When Michael Stewart embarks on a journey back to ancient Rome, he never expects that he’ll be putting his daughter Elizabeth in danger. Elizabeth soon follows Michael through the church tunnel portal, but when she arrives her father has already returned home to the present day.
Now Elizabeth is alone in a dangerous and unfamiliar time and place, and Michael is a suspect in her disappearance. They’re separated by millennia, but united in the goal of bringing their family back together at any cost.
As an extra Friday treat, in celebration of Fiction Studio Books' second anniversary, the publisher is making Nook editions of five of its most acclaimed recent publications available for $1.99 each through March 18 here.
So I’m extra excited about today’s Free Fridays App selection: Jellyflop! In this physics-based adventure game, you get to help little Jelly achieve his dream of taking to the sky. This jellyfish wants to fly, and you can help him collect the feathers and gadgets he needs to help him take flight. The whole family will fall in love with the irresistible Jelly and his quixotic quest.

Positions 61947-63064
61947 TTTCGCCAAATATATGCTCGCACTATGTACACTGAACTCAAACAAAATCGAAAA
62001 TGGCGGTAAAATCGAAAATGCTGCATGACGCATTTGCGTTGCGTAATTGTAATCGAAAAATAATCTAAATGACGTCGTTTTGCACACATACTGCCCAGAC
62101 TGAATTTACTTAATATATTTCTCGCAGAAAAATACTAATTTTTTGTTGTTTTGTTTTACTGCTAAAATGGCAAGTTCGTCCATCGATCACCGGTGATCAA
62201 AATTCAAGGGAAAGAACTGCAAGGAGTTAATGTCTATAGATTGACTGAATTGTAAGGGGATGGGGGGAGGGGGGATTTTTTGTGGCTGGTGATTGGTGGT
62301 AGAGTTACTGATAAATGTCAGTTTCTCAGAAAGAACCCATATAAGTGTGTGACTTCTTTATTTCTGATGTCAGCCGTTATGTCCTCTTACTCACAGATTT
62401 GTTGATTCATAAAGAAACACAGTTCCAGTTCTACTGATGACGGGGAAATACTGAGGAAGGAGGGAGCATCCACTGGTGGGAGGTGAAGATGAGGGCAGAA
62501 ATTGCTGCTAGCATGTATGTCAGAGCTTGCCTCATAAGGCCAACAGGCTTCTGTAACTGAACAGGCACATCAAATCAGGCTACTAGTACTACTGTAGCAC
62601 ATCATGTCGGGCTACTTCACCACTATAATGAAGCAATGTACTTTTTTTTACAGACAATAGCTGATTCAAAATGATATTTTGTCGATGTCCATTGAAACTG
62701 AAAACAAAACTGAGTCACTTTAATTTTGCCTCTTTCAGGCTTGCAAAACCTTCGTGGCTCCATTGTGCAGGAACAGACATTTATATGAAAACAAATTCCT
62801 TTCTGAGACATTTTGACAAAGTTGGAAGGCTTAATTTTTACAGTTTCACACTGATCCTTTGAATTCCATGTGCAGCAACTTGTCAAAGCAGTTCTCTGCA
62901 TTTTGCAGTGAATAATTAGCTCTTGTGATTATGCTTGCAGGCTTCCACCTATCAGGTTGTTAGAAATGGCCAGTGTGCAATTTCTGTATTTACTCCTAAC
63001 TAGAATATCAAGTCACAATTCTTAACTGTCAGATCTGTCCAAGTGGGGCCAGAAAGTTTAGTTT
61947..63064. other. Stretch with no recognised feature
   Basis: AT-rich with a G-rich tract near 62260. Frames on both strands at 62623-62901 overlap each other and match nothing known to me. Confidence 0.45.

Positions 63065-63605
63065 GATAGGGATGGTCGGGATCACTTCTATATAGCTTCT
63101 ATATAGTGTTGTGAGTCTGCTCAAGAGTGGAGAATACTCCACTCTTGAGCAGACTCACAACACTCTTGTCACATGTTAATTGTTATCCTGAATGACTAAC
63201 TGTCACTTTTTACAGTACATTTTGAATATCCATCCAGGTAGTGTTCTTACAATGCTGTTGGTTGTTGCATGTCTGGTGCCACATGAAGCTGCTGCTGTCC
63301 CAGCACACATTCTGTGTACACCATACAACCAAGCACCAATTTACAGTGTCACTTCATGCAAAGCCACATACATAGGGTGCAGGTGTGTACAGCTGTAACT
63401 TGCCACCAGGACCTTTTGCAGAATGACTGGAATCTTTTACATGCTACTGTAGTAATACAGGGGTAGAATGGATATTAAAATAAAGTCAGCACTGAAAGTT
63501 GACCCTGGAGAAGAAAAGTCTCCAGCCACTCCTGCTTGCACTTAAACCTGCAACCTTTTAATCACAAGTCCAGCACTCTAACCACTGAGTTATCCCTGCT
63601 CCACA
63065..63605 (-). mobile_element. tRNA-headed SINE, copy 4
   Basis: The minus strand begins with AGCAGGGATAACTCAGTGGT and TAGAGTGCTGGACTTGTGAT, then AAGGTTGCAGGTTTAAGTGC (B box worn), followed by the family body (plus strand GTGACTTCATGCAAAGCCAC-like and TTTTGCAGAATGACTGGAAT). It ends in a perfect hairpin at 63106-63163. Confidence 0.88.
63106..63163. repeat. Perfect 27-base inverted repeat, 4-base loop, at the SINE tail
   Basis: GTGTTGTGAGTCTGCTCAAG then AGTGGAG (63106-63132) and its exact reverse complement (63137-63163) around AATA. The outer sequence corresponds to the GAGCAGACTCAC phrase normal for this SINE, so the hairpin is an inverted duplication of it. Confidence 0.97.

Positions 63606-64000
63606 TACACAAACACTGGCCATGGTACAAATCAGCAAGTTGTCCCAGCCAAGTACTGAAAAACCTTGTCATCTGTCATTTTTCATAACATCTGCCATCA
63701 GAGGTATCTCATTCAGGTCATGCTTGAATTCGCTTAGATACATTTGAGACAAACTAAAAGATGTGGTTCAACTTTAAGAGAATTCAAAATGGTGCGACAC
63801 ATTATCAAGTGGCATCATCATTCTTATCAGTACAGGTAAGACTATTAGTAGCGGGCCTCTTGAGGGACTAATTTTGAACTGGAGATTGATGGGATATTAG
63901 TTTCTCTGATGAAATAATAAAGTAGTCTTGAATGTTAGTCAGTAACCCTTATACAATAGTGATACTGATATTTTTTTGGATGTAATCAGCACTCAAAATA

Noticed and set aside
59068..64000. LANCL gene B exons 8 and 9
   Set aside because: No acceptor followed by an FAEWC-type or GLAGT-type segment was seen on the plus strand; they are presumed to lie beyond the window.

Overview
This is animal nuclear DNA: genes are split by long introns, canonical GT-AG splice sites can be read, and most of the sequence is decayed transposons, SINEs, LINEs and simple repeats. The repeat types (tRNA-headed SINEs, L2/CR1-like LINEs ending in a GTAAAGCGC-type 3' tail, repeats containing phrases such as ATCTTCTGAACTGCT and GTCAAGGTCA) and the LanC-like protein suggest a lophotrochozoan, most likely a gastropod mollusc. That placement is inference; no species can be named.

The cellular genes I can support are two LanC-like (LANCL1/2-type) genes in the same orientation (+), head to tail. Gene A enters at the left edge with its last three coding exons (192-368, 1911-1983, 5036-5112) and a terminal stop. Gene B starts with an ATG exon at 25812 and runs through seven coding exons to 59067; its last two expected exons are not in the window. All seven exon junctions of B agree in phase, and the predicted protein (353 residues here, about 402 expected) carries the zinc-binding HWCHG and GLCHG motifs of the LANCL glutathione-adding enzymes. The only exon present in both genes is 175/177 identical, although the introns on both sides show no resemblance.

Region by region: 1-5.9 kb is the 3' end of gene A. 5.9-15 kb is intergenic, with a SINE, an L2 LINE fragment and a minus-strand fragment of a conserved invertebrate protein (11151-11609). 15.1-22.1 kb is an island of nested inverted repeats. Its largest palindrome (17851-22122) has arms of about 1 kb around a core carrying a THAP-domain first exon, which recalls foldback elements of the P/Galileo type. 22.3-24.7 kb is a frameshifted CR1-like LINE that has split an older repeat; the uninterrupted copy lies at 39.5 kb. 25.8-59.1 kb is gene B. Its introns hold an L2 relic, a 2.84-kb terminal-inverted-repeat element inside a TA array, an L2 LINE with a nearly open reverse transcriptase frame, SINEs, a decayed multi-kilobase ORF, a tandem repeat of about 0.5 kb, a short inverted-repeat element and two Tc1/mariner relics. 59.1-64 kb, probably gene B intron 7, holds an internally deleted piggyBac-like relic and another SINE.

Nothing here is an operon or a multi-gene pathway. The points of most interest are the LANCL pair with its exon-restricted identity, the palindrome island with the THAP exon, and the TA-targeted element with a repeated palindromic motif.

Download Jellyflop! for free now to start your amazing invertebrate adventures.
Free Fridays Recommends
Each week, we ask our featured author to recommend a book or author that you may want to check out. Since authors are such passionate readers themselves, we thought you might like to find out what they love to read, too! Here’s what Michael recommends:
As the baby boomers retire, a huge burden is about to be unleashed on the health care system of the United States. Millions of people will suffer from Alzheimer's. Having seen some relatives endure such challenges, I read the book Still Alice by Lisa Genova.
The author skillfully shows how the caretakers and friends and family were affected in handling the situation. Lisa's story helped open my eyes about this dreaded disease and how as a nation we must be prepared to handle the onslaught in the next couple of decades.
Ms. Genova told me: "I always believed in the book, that there was an audience who needed it. We know the facts and statistics and even the science. While that info is important, it tends to stay intellectual, in our heads. The people who love the 5.4 million Americans with AD are in need of something more. We need to understand the humanity behind those numbers and the science. We need to understand AD with our hearts."
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